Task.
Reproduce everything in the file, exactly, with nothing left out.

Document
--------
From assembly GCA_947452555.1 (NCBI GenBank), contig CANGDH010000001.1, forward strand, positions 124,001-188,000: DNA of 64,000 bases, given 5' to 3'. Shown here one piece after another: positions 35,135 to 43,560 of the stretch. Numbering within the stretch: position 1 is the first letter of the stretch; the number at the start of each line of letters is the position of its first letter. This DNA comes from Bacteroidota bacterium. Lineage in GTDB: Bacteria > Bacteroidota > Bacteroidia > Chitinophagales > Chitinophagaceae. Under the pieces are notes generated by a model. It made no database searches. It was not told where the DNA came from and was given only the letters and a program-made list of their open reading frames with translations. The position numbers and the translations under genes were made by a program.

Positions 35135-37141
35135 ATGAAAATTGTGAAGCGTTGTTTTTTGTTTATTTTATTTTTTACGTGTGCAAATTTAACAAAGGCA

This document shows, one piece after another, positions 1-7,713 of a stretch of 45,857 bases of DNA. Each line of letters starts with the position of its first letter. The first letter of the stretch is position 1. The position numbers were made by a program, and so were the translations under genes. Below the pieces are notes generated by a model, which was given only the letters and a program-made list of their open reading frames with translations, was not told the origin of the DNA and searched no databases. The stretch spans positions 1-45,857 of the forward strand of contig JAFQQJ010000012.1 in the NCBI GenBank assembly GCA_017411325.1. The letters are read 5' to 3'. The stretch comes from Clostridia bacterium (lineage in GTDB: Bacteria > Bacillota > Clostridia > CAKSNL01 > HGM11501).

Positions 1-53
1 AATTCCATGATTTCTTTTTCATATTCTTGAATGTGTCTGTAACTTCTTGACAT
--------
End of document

From assembly GCA_947452555.1 (NCBI GenBank), contig CANGDH010000001.1, forward strand, positions 124,001-188,000: DNA of 64,000 bases, given 5' to 3'. Shown here one piece after another: positions 35,135 to 43,560 of the stretch. Numbering within the stretch: position 1 is the first letter of the stretch; the number at the start of each line of letters is the position of its first letter. This DNA comes from Bacteroidota bacterium. Lineage in GTDB: Bacteria > Bacteroidota > Bacteroidia > Chitinophagales > Chitinophagaceae. Under the pieces are notes generated by a model. It made no database searches. It was not told where the DNA came from and was given only the letters and a program-made list of their open reading frames with translations. The position numbers and the translations under genes were made by a program.

Positions 35135-37141
35135 ATGAAAATTGTGAAGCGTTGTTTTTTGTTTATTTTATTTTTTACGTGTGCAAATTTAACAAAGGCA

This document shows, one piece after another, positions 1-7,713 of a stretch of 45,857 bases of DNA. Each line of letters starts with the position of its first letter. The first letter of the stretch is position 1. The position numbers were made by a program, and so were the translations under genes. Below the pieces are notes generated by a model, which was given only the letters and a program-made list of their open reading frames with translations, was not told the origin of the DNA and searched no databases. The stretch spans positions 1-45,857 of the forward strand of contig JAFQQJ010000012.1 in the NCBI GenBank assembly GCA_017411325.1. The letters are read 5' to 3'. The stretch comes from Clostridia bacterium (lineage in GTDB: Bacteria > Bacillota > Clostridia > CAKSNL01 > HGM11501).

Positions 1-53
1 AATTCCATGATTTCTTTTTCATATTCTTGAATGTGTCTGTAACTTCTTGACAT